17 January 2020

Is Thin “In” Again?

When I first became a dedicated cyclist, about four decades ago, it could have shared a motto with the fashion industry: Thin is “in.”  Even touring bikes had tires, and were constructed from parts, that are positively svelte.

Cycling was also like fashion because thin and rich went together.  The most expensive bikes were thinner and lighter than the rest:  You could get a Schwinn baloon-tired bike for a song, or less.

All of that began to change with the introduction of frames made from large-diameter aluminum tubing—and mountain bikes.  Road racing bikes still had skinny tires, but the development of mountain bikes showed many people the practicality of wider tires.

About a decade ago, “fat tire,” or simply “fat”bikes appeared.  They looked like downhill mountain bikes on steroids.  While they first became popular as “snow” bikes or the two-wheeled equivalents of Hummers.  I’ve seen some here in New York, though none in hipster or affluent neighborhoods.  And I have seen fewer of them over the past few years.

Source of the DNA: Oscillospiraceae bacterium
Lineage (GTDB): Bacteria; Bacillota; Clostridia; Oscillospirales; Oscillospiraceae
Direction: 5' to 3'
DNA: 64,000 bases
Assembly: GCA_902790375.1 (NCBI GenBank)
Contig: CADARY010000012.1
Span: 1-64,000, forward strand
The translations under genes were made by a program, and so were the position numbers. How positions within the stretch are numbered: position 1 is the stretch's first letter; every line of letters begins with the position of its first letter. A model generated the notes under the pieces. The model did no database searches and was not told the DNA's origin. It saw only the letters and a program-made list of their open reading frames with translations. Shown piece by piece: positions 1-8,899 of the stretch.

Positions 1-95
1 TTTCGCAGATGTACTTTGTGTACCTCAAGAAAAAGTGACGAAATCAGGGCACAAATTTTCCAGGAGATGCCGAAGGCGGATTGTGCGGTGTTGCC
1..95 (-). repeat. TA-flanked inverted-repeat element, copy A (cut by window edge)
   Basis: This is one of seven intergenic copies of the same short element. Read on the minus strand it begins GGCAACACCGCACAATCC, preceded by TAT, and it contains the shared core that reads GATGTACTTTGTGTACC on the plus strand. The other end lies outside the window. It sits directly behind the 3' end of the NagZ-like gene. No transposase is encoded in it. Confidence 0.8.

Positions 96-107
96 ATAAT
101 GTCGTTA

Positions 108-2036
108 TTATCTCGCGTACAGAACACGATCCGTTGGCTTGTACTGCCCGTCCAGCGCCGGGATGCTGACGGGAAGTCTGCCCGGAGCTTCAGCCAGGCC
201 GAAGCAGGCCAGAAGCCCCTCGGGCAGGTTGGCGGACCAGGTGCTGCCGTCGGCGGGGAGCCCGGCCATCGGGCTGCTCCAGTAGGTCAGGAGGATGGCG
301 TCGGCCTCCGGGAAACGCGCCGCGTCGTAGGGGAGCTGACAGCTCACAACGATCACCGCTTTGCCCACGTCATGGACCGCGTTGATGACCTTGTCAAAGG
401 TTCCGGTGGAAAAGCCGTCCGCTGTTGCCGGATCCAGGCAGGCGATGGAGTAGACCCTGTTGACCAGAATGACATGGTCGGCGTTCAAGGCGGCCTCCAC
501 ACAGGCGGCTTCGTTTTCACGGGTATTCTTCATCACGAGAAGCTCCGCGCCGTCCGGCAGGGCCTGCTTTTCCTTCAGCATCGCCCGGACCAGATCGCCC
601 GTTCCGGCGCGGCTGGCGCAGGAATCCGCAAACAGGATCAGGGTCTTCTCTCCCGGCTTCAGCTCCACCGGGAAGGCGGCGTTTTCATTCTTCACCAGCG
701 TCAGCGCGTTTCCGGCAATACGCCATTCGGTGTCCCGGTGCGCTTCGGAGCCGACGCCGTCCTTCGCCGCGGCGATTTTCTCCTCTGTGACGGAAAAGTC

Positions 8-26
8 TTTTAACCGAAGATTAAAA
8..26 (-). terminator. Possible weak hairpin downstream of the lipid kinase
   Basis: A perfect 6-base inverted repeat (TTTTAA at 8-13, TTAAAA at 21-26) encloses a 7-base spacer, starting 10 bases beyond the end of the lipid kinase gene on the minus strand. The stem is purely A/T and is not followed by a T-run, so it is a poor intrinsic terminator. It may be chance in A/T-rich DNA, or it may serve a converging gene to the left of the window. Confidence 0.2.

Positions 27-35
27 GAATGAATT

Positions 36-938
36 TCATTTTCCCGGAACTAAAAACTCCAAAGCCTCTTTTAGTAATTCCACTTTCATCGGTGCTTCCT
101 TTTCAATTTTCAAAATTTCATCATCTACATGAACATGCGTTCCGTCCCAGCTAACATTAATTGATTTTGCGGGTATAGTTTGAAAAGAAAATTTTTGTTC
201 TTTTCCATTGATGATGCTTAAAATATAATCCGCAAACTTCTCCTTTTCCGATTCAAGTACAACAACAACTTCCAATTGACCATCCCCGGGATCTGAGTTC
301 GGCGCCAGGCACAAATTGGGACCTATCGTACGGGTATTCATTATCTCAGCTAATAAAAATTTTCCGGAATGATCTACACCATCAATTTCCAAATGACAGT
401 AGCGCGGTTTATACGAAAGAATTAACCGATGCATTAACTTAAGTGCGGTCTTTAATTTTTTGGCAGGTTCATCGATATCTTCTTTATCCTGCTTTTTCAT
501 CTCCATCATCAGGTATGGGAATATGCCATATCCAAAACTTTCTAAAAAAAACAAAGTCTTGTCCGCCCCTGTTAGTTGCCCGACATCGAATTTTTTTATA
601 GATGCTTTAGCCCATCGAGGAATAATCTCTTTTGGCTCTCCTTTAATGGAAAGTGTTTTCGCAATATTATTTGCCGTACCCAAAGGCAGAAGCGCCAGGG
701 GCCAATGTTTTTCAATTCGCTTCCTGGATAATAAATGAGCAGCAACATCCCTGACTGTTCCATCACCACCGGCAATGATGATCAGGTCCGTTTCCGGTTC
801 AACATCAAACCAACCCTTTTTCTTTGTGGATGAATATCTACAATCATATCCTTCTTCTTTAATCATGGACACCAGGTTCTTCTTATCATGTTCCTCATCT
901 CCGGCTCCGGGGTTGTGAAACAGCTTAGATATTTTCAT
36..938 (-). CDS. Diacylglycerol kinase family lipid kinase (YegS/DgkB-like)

Image result for fat bike

It seems that I’ve been witnessing a larger trend, according to Jeff Barber in Singletrack. Apparently, the fat-bike trend reached its peak around 2015, at least if we judge it by the number of models offered by manufacturers.  According to Barber’s article, half as many models are available this year, and a few companies have stopped making them.

One thing I have noticed is that here in New York City, the popularity of fat bikes seems to have fallen off as motorized   and electric bikes have become more common.  Just as I don’t recall seeing fat bikes in Greenpoint or other self-consciously hip precincts, I don’t see residents of such neighborhoods on e- or motorized bikes.  In such places, if you see someone on a bike with an electric or mechanical
assist, he (yes, he’s almost invariably male—and an immigrant) is probably delivering dinner to someone who doesn’t ride an e-bike, but might ride a “fixie” to the N.Y. Waterways ferry.

I wonder whether the fall of the fat tire correlates with the rise of ebikes in other parts of the country. Or is thin “in” again?

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